Sir Walden Hanmer's monument in Simpson Church, Buckinghamshire
Charles Heathcote Tatham (1772-1842)
Pen and ink with traces of pencil on wove paper, 247 x 322 mm (drawing), 358 x 522 mm (sheet), mounted on larger sheet 454 x 644 mm. Unframed.
Higher res images available on request.
WHAT'S THE STORY?
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Charles Heathcote Tatham’s volumes of published etchings in his distinctive outline style were among the most influential publications of Regency England, used by leading architects, designers and craftsmen. This newly-identified drawing is a preparatory drawing for an etched plate of a funerary monument sculpted by John Bacon, RA in 1789. No other such drawings are known to have survived, and its discovery implies that Tatham was preparing a further volume for publication, one which never came to fruition, but was intended to showcase the neoclassical sculpture of his contemporaries.
Tatham achieved moderate success as an architect, training initially (but unhappily) under Samuel Pepys Cockerell, and later (successfully) in the office of Henry Holland, with whom he worked on Carlton House, Woburn Abbey, and the Theatre Royal, Drury Lane, among other prestigious commissions. His later solo commissions included sculpture and picture galleries at Castle Howard, Yorkshire and Brocklesby Park, Lincolnshire and various small buildings, mausolea and alterations for wealthy and aristocratic clients.
However, it was through his published engravings of antique fragments and neoclassical designs that Tatham achieved his most lasting impact. In 1794, Holland encouraged the nineteen-year-old Tatham to travel to Rome to complete his architectural education (while also sourcing and dispatching designs, casts and original pieces back to his master in England). Tatham spent two years in Rome, drawing the architecture and antiquities he encountered. On his return, they were published as Etchings of Ancient Ornamental Architecture (London, 1799-1800). An impressive list of subscribers supported its publication, of whom nearly a third were architects, designers and craftsmen, including many of the leading names of the day. Other subscribers included artists Angelica Kaufmann, Antonio Canova (a close friend of Tatham’s), Joseph Nollekens and William Blake, and many important patrons, among whom were several dukes, earls, and the collector William Beckford.
Etchings of Ancient Ornamental Architecture introduced the linear style in which this drawing is executed. In employing strong contours with minimal shading, Tatham aimed to reproduce ‘a true picture of the original’, using ‘chaste outline’ to communicate ‘an accurate delineation of the best approved specimens’ of antique ornament. This style had been pioneered by William Tischbein in his illustrations for the published catalogue of William Hamilton’s second Greek vase collection; Tatham had met both men during his stay in Naples in the winter of 1795/6. Thanks to this clarity and simplicity, Tatham’s drawings could be easily adapted by architects and craftsmen seeking to reproduce authentic antique ornament in interiors and furnishings. Tatham’s brother Thomas, of the cabinet-makers Marsh and Tatham (later Tatham, Bailey and Saunders) drew on his designs for the furnishings they supplied to the Prince Regent at Carlton House and Brighton Pavilion, but they were also widely utilised by and influential on a great many craftsmen and designers, including Benjamin Vulliamy and leading designer Thomas Hope, who adopted the outline style for his own publication, Household Furniture (1807). Tatham’s drawing thus helped to pioneer and disseminate the Regency style.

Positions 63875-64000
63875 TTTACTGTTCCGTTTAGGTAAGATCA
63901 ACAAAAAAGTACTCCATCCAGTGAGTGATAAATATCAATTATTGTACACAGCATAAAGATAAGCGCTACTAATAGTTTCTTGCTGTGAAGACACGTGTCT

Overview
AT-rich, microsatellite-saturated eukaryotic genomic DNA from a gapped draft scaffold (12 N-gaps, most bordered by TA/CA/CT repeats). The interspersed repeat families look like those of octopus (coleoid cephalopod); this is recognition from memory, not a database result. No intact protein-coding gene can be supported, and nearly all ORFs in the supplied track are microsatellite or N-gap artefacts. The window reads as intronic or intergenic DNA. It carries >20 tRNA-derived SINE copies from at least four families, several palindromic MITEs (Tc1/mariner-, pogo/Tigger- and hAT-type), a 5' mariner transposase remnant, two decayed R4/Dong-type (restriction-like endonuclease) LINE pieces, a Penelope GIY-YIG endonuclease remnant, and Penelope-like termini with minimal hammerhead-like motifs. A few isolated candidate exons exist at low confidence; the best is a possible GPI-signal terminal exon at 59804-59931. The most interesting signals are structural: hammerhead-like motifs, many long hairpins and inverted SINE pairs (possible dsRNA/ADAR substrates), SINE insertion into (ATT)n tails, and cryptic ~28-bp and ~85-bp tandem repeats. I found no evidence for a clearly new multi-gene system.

As well as new editions of Etchings, Tatham published Fragments of Grecian and Roman Architectural Ornaments (1806) and Designs for Ornamental Plate (1806), which included his original designs for candelabra, tripods and other metalwork. The rediscovery of this preparatory drawing for an etching suggests that he was planning another volume which showcased the work of his contemporaries. Given Tatham’s close friendship with Antonio Canova and links with other sculptors, it is not unreasonable to suppose that the focus of this volume was to be neoclassical sculpture.
Sir Walden Hanmer’s monument is in the parish church of St Thomas in the village of Simpson, in north Buckinghamshire. Hanmer was a barrister, who left the bar to concentrate on his political career, serving as MP for Sudbury from 1768 to 1780. He was created a baronet in 1774. Hanmer died in 1783, and in 1789 his family commissioned a sculpted roundel for his funerary monument from John Bacon, RA, a prominent neoclassical sculptor. Bacon’s roundel shows the dejected figure of Justice, her scales hanging useless at her side. Tatham has captured her outlines with elegant economy, delineating the shape and size of the monument but omitting the inscription.
Tatham evidently made a first sketch on a visit to the church, since the drawing shows the monument in situ, with the adjacent arch, railings and floor tiles included to show its scale and position. The caption, in the graceful cursive characteristic of Tatham’s etchings, completes the drawing. It is ready to be transferred to the etching plate, but this final act, it appears, never took place. This drawing is a tantalising glimpse of a volume that, had it been published, may have made a significant contribution to the knowledge of neoclassical sculpture in Britain.
 Etchings of Ancient Ornamental Architecture (1799-1800), cited in Richard Riddell, ‘Tatham, Charles Heathcote (1772–1842), architect and designer’, Oxford Dictionary of National Biography (Oxford, 2004, revised 2014).